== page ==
SXSW is by far my favorite music industry event. I’ve been honored to join the SXSW community as a mentor for the past three years. One of the many amazing things about SXSW is its hosting hundreds of artists, bands, and ensembles from around the world. Showcasing artists perform at dozens of venues for an entire week bringing together an array of musical experiences for everyone to enjoy, no matter their tastes. I’ve discovered new and up-and-coming artists, experienced interesting musical styles and performances, and have been awed by undiscovered talent.
SXSW organizers also highlight the impact showcasing has on many artists’ careers:
SXSW Showcasing Artists benefit from career changing exposure and publicity provided by the amazing mix of influential participants who attend SXSW every year. Showcasing at SXSW means performing in one of the many venues located in famous downtown Austin for industry reps, media members, and thousands of fans and fellow musicians from all over the world.
If you’ve ever thought about showcasing at SXSW, now is the time to working towards that goal. Today, SXSW Showcasing Artists applications open at SXSW.com. The deadline for early entry is Friday, September 8, 2017.
For full details, visit https://www.sxsw.com/apply-to-participate/showcase-applications/
Music Industry Professionals: Never Let “Genreism” Pigeon-hole You (My Brief Reaction To Music Business Worldwide’s Sit Down With IGA’s President & COO, John Janick)
Music Business Worldwide set down with Interscope Geffen A&M President & COO, John Janick, to “ask about his five years at IGA, how building Fueled By Ramen prepared him for the job, and a host of modern industry issues.” What I like the most about this piece is the fact that it demonstrates and reinforces the idea that, against the general notion that music industry folks are narrowly focused on specific genres (or genre groups), one can achieve success across genres.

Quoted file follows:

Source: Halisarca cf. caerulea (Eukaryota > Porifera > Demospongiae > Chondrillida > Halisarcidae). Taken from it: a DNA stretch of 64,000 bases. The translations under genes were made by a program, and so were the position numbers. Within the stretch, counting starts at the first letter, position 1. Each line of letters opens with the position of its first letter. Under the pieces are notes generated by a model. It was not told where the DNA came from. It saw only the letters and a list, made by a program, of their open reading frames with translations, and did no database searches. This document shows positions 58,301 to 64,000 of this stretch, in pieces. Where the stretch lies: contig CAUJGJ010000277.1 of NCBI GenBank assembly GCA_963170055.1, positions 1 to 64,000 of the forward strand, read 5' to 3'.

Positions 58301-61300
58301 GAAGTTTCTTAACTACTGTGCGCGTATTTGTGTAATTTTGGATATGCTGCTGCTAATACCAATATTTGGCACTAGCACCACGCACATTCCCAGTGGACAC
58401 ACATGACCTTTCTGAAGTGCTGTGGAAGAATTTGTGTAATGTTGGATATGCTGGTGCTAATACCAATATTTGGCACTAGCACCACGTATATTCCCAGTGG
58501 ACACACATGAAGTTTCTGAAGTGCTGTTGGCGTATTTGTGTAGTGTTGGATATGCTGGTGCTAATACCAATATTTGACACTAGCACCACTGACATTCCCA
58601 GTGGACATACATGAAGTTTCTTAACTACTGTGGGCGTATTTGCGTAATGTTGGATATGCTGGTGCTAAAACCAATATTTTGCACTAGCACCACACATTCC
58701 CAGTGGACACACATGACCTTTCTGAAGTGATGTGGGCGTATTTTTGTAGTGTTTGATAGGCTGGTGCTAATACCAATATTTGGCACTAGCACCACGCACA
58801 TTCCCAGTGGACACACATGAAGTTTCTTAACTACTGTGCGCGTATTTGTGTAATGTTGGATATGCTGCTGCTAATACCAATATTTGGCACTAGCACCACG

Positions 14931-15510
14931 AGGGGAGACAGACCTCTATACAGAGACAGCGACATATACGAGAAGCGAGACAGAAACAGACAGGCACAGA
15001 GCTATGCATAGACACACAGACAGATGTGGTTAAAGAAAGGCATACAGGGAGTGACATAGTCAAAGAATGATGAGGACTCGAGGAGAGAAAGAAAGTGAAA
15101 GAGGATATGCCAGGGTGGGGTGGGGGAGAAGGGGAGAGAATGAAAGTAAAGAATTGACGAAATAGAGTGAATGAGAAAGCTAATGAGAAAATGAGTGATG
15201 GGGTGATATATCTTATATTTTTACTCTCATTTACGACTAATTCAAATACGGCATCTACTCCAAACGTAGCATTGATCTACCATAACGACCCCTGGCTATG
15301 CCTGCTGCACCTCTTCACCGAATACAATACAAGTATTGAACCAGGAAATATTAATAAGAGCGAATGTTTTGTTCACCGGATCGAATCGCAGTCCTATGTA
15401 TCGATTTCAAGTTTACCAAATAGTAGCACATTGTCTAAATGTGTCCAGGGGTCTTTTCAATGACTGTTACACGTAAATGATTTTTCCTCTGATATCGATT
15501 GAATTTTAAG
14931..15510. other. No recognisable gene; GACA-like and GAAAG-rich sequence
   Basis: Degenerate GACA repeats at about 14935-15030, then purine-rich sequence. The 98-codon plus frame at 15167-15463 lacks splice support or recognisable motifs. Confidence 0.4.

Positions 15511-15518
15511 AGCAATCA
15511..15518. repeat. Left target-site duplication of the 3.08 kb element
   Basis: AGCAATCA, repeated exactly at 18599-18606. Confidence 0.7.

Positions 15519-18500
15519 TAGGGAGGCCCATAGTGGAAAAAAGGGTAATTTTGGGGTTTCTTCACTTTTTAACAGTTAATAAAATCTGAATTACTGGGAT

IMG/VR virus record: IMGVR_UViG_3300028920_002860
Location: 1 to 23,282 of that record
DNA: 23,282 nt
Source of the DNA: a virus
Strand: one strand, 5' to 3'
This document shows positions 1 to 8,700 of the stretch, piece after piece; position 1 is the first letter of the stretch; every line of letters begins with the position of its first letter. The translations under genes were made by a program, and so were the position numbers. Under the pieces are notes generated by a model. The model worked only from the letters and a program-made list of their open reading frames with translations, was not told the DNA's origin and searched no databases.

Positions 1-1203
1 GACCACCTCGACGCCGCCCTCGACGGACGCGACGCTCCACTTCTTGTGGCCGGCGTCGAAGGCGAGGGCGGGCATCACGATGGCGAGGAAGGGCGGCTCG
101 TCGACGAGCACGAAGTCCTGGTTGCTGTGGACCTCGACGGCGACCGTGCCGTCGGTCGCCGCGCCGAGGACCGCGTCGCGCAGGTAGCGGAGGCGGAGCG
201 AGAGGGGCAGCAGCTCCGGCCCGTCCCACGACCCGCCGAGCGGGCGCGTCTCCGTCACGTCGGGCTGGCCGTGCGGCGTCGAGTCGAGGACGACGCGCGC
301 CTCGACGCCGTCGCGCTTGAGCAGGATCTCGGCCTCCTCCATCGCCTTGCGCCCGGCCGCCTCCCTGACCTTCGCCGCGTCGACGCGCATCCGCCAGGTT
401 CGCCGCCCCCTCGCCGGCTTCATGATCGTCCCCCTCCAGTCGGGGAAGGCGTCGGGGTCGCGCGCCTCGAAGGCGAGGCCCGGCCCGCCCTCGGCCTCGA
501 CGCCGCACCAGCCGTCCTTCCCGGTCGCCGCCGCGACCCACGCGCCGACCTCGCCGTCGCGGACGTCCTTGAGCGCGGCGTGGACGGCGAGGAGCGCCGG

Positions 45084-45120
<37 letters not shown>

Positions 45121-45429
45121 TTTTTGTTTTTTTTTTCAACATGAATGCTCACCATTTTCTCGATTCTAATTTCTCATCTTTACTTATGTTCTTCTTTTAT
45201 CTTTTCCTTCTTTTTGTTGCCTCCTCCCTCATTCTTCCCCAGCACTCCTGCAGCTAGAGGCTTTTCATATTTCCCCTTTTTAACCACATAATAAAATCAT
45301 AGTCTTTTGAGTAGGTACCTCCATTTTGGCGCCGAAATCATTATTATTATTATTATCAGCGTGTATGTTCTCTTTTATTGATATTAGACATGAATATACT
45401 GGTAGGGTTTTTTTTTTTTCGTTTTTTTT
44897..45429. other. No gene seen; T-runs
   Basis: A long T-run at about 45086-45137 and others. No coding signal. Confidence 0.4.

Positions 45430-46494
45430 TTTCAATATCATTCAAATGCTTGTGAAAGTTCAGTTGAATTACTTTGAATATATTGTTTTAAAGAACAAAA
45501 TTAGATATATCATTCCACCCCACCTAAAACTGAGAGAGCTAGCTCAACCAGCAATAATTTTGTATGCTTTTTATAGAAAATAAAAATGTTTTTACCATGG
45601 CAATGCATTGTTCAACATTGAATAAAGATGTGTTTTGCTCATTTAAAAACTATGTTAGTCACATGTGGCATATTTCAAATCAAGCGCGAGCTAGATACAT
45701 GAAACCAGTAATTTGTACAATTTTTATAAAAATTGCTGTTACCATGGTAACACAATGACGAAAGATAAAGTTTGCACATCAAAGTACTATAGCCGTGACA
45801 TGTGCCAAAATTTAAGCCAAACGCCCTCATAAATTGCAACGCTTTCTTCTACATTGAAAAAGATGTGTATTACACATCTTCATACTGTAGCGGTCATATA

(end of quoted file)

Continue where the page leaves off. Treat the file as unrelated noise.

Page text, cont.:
Too often do we pigeon-hole ourselves (or others) because of this limiting idea that you’re just an “emo-indie dude” or just a “hip-hop head”.
When you love music, you love music. When you’re savvy, you’re fucking savvy. Genres are labels. There are nuances between genres, of course, and obviously there are stereotypes and customs that drive “communities” around artists, but on a high-level, if you really care about what you’re doing and have the tenacity to get shit done, things will work out.
It reminds me of when I got into managing EDM DJs. I was side-eyed by a number of promoters until my DJ played Coachella the same year that my hip-hop act was in a national ad as the face of a Reebook sneaker campaign.
Don’t let “genreism” stop you!
Read the full interview here: https://www.musicbusinessworldwide.com/john-janick-im-entrepreneur-dont-like-lose/
I’m so proud to be able to unveil the info website for Royalty Claim today. I’ve had endless sleepless nights developing and designing the info site, and the actual database platform that’s launching soon.
Check it out, get your questions answered (see FAQ page), and pre-register for the beta.
The first public demo will be this Thursday at SCMIP x AMC LA Music Industry Meetup | DTLA Arts District.
In a recent article discussing Spotify’s year-over-year growth, Music Ally suggested that there is “evidence that Spotify may be planning to allow brands to sponsor individual tracks within its service” and shared a Twitter user’s post that appears to show a Sponsored Music / Sponsored Song indicator on the user’s Spotify account.
Not seen this in my Spotify settings before 🤔 pic.twitter.com/hWT58ymj1g
— Talia 🇪🇺 (@talia) June 2, 2017
Music Ally went on to clarify that they “contacted Spotify to ask about sponsored songs, and the [Spotify’s] spokesperson provided this response: ‘We are always testing new ways of putting the right music in front of the right audiences. But we don’t have any more information to share right now.'”
If brands can buy visibility for select songs over others, what is to stop major labels (and major indie labels) from cosying up with any one of their many strategic brand partners to influence the visibility of their songs over others? I suppose they already can and do do this with curated branded playlists.
If this does rollout, how will streaming monitoring services such as Nielsen — which factors streaming data into the ranking algorithm of some of their Billboard charts — take these streams into account? Will the Recording Industry Association of America (RIAA) allow these streams to be factored into Gold and Platinum certification? How will these sponsored streams affect overall royalty calculations and payments to artists and songwriters? And why does this all reek of payola?
Post your thoughts in the comments.